russian-hackers-using-dropbox-and-google-drive-to-drop-malicious-payloads

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Russian Hackers Using DropBox and Google Drive to Drop Malicious Payloads

The Russian state-sponsored hacking collective known as APT29 has been attributed to a new phishing campaign that takes advantage of legitimate cloud services like Google Drive and Dropbox to deliver malicious payloads on compromised systems.

“These campaigns are believed to have targeted several Western diplomatic missions between May and June 2022,” Palo Alto Networks Unit 42 said in a Tuesday report. “The lures included in these campaigns suggest targeting of a foreign embassy in Portugal as well as a foreign embassy in Brazil.”

APT29, also tracked under the monikers Cozy Bear, Cloaked Ursa, or The Dukes, has been characterized as an organized cyberespionage group working to collect intelligence that aligns with Russia’s strategic objectives.

Some aspects of the advanced persistent threat’s activities, including the infamous SolarWinds supply chain attack of 2020, are separately tracked by Microsoft under the name Nobelium, with Mandiant calling it an evolving, disciplined, and highly skilled threat actor that operates with a heightened level of operational security.”

The most recent intrusions are a continuation of the same covert operation previously detailed by Mandiant and Cluster25 in May 2022, in which the spear-phishing emails led to the deployment of Cobalt Strike Beacons by means of an HTML dropper attachment dubbed EnvyScout (aka ROOTSAW) attached directly to the missives.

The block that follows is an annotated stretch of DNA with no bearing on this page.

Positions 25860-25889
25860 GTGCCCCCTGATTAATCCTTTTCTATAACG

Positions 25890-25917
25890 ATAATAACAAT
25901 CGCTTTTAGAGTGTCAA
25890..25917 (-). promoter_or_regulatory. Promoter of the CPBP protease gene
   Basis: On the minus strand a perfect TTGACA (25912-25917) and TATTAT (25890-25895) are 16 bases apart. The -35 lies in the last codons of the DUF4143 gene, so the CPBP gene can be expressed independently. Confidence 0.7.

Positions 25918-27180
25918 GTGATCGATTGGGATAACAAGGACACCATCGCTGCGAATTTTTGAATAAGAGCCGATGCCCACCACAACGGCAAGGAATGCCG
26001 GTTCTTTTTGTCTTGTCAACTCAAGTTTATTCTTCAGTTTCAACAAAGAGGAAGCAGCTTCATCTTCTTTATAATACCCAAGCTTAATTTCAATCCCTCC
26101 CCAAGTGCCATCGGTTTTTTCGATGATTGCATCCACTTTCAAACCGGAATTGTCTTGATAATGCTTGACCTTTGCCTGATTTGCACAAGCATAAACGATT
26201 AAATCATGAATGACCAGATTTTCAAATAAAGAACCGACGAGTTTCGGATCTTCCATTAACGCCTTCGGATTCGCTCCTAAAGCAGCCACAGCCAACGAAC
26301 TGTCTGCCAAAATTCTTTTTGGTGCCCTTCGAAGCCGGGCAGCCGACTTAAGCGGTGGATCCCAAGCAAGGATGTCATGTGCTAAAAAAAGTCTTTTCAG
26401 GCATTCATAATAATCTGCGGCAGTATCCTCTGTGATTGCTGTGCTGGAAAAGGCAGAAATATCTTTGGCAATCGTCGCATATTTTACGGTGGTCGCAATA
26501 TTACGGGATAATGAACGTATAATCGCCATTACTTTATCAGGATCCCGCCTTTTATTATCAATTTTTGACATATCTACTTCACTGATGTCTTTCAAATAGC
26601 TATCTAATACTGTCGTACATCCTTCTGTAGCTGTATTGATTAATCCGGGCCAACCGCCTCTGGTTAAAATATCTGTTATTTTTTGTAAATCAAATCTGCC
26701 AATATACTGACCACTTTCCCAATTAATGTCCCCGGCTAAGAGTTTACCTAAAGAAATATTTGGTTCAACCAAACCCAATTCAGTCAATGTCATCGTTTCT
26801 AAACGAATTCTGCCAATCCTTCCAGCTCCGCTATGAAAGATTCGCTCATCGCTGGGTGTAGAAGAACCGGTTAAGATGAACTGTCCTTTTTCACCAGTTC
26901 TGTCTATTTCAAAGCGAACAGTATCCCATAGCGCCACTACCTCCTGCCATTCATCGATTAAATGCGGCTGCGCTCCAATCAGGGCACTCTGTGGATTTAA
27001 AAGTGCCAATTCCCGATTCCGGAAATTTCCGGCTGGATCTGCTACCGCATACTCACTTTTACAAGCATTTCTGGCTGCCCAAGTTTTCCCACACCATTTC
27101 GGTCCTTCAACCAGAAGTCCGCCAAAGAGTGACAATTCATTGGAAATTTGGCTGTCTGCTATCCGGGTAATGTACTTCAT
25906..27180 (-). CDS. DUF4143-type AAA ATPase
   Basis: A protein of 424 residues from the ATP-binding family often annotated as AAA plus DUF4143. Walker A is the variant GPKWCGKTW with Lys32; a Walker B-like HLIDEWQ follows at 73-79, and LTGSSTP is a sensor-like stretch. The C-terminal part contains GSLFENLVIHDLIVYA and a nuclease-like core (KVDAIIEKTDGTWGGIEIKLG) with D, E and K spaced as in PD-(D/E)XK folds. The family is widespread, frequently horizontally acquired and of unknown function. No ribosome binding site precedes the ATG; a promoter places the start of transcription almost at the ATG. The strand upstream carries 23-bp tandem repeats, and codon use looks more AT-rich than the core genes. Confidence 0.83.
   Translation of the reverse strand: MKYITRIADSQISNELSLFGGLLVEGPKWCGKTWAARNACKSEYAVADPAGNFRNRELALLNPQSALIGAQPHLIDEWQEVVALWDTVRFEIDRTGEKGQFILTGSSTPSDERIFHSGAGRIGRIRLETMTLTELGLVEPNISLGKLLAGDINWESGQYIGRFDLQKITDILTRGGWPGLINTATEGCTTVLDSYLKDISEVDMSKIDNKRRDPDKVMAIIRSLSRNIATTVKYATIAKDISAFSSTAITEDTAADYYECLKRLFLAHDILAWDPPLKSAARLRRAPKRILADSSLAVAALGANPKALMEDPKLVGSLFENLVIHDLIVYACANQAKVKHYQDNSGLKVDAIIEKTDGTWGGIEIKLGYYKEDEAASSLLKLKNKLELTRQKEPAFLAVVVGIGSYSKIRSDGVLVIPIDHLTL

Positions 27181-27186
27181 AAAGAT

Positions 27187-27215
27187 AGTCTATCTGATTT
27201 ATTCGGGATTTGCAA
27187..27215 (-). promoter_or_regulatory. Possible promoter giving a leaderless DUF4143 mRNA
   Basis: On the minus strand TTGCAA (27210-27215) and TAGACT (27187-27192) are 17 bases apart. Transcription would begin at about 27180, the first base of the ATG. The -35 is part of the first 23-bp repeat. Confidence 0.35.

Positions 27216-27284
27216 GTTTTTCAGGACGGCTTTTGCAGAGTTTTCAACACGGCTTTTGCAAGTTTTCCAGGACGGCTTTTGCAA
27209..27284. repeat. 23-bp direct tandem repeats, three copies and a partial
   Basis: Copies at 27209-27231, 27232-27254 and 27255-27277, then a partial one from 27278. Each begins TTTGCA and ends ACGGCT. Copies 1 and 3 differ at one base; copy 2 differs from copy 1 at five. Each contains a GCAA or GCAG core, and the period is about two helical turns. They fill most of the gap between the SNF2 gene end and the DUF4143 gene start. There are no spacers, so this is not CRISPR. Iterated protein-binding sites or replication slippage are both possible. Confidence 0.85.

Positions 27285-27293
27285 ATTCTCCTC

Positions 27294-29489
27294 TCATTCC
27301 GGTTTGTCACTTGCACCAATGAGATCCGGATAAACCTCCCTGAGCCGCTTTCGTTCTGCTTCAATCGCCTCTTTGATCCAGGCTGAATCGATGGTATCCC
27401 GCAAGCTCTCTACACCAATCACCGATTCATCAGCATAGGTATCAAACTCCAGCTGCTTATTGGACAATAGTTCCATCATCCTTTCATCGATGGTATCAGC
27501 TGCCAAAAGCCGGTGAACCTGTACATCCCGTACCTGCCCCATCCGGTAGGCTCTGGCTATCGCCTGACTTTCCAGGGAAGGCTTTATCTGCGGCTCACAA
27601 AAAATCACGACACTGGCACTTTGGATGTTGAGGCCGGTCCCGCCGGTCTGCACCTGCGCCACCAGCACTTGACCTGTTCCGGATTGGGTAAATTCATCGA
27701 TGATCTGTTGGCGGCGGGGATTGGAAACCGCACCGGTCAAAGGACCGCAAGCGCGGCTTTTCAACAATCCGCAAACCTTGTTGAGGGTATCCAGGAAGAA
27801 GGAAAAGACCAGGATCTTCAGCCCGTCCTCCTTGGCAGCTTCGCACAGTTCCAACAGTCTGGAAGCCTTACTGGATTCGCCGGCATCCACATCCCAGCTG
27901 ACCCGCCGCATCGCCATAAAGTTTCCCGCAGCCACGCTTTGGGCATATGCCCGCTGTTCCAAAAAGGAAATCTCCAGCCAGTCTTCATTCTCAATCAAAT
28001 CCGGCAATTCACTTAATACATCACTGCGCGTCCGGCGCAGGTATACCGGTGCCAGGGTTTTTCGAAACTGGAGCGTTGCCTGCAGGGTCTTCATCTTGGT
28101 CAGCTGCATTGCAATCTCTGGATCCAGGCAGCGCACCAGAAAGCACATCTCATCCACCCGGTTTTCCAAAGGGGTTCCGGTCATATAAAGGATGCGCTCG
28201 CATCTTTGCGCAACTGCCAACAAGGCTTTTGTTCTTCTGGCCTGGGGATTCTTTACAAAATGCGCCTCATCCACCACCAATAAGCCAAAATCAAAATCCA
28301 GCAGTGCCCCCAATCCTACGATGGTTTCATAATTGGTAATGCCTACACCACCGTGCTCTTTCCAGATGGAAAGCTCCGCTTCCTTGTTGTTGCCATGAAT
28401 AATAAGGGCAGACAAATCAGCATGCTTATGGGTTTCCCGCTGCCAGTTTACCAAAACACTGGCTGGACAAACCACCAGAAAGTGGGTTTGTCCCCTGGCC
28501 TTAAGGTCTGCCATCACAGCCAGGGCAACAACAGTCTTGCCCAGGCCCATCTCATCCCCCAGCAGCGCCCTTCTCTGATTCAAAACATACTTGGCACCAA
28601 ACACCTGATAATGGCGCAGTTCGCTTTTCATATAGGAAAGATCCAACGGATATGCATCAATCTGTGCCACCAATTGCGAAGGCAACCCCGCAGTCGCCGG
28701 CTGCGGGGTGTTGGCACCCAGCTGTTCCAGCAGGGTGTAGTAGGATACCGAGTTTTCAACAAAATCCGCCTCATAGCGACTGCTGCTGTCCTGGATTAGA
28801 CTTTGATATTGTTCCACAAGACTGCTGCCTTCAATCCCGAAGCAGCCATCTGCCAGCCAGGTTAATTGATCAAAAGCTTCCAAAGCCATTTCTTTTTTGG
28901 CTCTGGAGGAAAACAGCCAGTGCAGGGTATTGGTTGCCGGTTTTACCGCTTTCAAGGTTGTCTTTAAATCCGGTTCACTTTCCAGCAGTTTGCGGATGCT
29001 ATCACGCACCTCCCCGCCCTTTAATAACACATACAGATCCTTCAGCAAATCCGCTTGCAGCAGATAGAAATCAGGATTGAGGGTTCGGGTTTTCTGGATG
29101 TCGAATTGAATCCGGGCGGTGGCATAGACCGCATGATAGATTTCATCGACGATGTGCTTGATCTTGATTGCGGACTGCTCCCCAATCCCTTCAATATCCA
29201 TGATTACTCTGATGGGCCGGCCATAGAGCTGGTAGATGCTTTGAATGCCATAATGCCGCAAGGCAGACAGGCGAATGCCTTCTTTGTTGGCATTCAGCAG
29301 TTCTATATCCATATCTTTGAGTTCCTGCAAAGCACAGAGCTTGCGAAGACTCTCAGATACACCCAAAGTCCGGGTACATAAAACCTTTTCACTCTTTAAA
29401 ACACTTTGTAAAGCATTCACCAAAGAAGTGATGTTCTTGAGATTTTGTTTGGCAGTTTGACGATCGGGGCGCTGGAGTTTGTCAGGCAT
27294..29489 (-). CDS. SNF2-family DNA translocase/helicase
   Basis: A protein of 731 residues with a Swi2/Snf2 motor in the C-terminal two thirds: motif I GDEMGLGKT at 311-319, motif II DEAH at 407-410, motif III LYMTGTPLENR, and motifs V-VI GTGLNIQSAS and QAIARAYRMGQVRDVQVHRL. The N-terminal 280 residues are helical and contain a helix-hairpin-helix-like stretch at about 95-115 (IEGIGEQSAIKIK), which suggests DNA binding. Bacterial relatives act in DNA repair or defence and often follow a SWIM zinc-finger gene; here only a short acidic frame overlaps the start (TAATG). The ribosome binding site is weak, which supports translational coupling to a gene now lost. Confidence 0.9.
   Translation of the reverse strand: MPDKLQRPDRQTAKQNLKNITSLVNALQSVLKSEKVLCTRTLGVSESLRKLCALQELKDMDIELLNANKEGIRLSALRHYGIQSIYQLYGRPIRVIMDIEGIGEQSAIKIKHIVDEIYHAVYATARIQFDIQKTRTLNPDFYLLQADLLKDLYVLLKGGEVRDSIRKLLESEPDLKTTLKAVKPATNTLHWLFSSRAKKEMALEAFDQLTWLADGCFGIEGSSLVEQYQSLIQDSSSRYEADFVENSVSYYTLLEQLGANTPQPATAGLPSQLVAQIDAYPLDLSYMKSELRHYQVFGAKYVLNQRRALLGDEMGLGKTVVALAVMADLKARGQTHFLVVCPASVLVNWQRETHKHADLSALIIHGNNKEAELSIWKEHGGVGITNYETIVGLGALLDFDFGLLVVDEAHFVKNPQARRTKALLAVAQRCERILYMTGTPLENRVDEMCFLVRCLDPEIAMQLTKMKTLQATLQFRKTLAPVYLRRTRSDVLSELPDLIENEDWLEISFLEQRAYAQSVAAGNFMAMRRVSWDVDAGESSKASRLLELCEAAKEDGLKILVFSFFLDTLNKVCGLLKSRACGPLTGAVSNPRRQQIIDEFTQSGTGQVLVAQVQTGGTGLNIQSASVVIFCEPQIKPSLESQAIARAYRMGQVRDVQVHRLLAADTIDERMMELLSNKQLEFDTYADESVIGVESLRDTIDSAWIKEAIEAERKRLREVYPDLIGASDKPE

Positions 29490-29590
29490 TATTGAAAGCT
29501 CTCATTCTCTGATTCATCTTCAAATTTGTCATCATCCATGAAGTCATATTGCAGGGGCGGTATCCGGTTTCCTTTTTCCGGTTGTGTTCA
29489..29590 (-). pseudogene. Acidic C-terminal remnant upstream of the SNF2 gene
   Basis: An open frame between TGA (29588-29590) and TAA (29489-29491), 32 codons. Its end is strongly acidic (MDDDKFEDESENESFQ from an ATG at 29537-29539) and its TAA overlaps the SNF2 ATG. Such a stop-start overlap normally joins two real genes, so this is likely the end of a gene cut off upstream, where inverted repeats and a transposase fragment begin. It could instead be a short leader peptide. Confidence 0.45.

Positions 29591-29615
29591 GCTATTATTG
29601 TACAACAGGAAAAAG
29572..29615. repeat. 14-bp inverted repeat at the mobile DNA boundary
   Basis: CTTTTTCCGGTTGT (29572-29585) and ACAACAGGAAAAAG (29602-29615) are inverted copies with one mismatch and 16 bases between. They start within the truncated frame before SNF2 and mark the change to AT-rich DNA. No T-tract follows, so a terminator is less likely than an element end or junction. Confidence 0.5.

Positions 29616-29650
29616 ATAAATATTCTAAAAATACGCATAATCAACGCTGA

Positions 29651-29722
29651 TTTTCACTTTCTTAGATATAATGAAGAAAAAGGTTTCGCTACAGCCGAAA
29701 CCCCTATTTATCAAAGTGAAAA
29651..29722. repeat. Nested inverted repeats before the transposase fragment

What’s changed in the newer iterations is the use of cloud services like Dropbox and Google Drive to conceal their actions and retrieve additional malware into target environments. A second version of the attack observed in late May 2022 is said to have adapted further to host the HTML dropper in Dropbox.

“The campaigns and the payloads analyzed over time show a strong focus on operating under the radar and lowering the detection rates,” Cluster25 noted at the time. “In this regard, even the use of legitimate services such as Trello and Dropbox suggest the adversary’s will to operate for a long time within the victim environments remaining undetected.”

EnvyScout, for its part, serves as an auxiliary tool to further infect the target with the actor’s implant of choice, in this case, a .NET-based executable that’s concealed in multiple layers of obfuscation and used to exfiltrate system information as well as execute next-stage binaries such as Cobalt Strike fetched from Google Drive.

“The use of DropBox and Google Drive services […] is a new tactic for this actor and one that proves challenging to detect due to the ubiquitous nature of these services and the fact that they are trusted by millions of customers worldwide,” the researchers said.

The findings also coincide with a new declaration from the Council of the European Union, calling out the spike in malicious cyber activities perpetrated by Russian threat actors and “condemn[ing] this unacceptable behavior in cyberspace.”

“This increase in malicious cyber activities, in the context of the war against Ukraine, creates unacceptable risks of spillover effects, misinterpretation and possible escalation,” the Council said in a press statement.


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